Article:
It must be more than 40 years since I last walked anywhere near Highgate School on a Saturday morning. To say things have changed since my days as a pupil is an understatement. Firstly, it is now a flourishing co-educational day school, with 400 more pupils than it had in the Sixties. I knew it as a boy's school with boarding facilities and with Saturday morning classes that were compulsory for all the pupils.
Which brings me to why I find myself in Bishopswood Road, Highgate, north London, at 9.15am on a bleakish November morning. I am here to visit its "Serious Fun On Saturday" project – under which a group of state-school youngsters struggling with English as their second language get free coaching at this fee-paying school, and mentoring by Highgate pupils. Serious Fun On Saturday? The concept would have seemed alien to me. It was a heady mixture of Latin, maths and English lessons in the Sixties.
So why should literacy lessons be any fun? Well, it's in the concept. The visiting youngsters, from two academies in Brent, north-west London – Crest Boys' and Crest Girls' schools – do get two hours of literacy tutoring. As part of the package, however, they also get to play games and share Highgate's superior sports facilities.
The youngsters were given a range of sporting activities to choose from, but elected to play Eton Fives (it's like a game of squash played with your hands, for those who may not know it). Highgate have been the national champions for two of the past three years, but its star players were impressed with how quickly the Brent pupils picked up the game. The pupils from the two schools seem to be enjoying themselves. "At my school we always play football," said 12-year-old Hussein Hussein. "I like fives."
The programme is part of a non-profit initiative called SHINE (for "Support and Help in Education") which encourages partnerships between state and private schools and has so far set up 13 around the country involving more than 100 schools. They offer a range of subjects, from maths, science and English to critical thinking and enquiry and discovery.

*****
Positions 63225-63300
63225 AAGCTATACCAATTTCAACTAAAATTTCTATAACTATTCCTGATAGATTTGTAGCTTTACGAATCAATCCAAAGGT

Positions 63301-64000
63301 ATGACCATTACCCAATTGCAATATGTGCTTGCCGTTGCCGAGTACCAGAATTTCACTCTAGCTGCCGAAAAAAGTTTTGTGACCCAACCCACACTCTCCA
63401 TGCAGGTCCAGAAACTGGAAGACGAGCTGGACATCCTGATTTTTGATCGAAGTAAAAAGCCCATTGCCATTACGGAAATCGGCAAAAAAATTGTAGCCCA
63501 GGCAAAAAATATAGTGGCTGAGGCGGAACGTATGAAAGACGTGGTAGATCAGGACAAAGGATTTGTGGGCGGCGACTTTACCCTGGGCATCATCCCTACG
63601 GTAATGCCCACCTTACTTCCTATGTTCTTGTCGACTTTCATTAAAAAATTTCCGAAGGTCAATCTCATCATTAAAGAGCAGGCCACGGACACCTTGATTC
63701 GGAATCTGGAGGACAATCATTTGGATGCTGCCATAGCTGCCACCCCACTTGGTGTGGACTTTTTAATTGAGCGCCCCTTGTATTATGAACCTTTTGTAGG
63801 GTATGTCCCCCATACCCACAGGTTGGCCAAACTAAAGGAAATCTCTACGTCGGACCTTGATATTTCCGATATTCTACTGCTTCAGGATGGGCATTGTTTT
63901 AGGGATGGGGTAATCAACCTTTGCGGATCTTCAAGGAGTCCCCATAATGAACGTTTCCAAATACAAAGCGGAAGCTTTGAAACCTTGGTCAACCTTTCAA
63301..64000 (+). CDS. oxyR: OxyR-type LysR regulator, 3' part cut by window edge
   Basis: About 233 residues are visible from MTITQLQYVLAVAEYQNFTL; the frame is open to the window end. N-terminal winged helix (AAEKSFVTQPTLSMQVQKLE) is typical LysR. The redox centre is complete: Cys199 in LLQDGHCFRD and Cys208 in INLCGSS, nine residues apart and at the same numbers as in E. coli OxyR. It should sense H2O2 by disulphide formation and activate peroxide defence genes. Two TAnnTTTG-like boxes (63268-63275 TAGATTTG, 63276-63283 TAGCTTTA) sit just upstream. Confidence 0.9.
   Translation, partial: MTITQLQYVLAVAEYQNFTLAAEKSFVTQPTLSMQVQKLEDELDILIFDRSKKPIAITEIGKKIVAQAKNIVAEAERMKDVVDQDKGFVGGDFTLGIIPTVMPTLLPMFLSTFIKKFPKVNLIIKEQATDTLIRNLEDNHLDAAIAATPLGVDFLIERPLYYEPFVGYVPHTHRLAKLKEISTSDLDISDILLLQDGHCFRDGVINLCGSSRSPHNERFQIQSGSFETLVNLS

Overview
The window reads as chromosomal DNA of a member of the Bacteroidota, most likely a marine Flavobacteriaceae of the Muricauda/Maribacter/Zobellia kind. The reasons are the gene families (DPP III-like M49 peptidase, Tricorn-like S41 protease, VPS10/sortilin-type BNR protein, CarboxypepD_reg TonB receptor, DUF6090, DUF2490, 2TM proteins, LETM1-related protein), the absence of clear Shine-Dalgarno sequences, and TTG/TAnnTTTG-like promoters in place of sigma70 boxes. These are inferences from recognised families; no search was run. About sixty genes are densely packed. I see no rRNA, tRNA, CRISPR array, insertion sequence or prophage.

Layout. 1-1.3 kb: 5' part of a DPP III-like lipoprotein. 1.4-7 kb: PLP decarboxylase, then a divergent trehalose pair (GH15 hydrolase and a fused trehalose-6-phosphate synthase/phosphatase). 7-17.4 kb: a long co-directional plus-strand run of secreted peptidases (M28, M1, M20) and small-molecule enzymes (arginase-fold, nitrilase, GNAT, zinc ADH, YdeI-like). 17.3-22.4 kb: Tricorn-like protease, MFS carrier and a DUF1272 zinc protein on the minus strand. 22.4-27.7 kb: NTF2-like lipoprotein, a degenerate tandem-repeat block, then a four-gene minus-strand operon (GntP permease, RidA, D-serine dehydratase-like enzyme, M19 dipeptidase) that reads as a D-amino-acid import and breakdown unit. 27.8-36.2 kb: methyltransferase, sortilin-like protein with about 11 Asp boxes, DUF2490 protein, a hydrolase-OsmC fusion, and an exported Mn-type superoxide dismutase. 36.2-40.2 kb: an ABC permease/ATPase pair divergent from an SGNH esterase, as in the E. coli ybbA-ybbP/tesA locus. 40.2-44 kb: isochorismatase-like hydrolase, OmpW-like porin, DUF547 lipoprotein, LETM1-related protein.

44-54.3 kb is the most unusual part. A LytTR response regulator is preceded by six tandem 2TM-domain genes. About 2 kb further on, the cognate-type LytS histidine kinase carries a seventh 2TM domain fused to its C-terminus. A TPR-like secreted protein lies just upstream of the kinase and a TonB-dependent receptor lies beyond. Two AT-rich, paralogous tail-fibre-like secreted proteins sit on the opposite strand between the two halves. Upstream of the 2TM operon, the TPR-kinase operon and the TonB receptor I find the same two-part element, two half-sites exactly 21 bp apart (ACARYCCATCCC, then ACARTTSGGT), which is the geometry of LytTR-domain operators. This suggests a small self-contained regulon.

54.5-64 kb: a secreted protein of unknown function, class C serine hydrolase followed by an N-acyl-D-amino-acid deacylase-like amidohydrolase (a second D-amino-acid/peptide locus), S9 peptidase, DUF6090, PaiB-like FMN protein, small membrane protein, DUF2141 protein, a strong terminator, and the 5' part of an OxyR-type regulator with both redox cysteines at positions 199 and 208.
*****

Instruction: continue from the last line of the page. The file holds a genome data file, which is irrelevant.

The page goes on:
"It's for pupils with poor English," said John Lewis, the teacher in charge of the project at Highgate. He is the school's community partnership director – a post we never had in the Sixties, when links with the community seemed to be confined to digging up old ladies' gardens (with their consent!) under the Duke of Edinburgh award scheme and the odd game of chess with a local state school (we always seemed to win).
"I offered them maths, but the feedback was that any problems they had with maths, the issue was really literacy," he says. Almost all – about 98 per cent – of the pupils at Crest Girls' school have English as a second language, their assistant headteacher, Sharon Hyare, informed me. Literacy in English is therefore a special challenge. Karen Norris, one of the Highgate teachers in charge of the scheme, says the key to its success is in instilling confidence in the pupils. "Many of them are very adept at learning. They know more than they think they know. They just need an extra hand." Karen is a housemaster at Highgate (yes, they do call her that) and rather different to the slightly fussy housemaster I had in the Sixties, who seemed to be obsessed with the length of my hair, insisting that the school's barber give me a short back and sides once a month.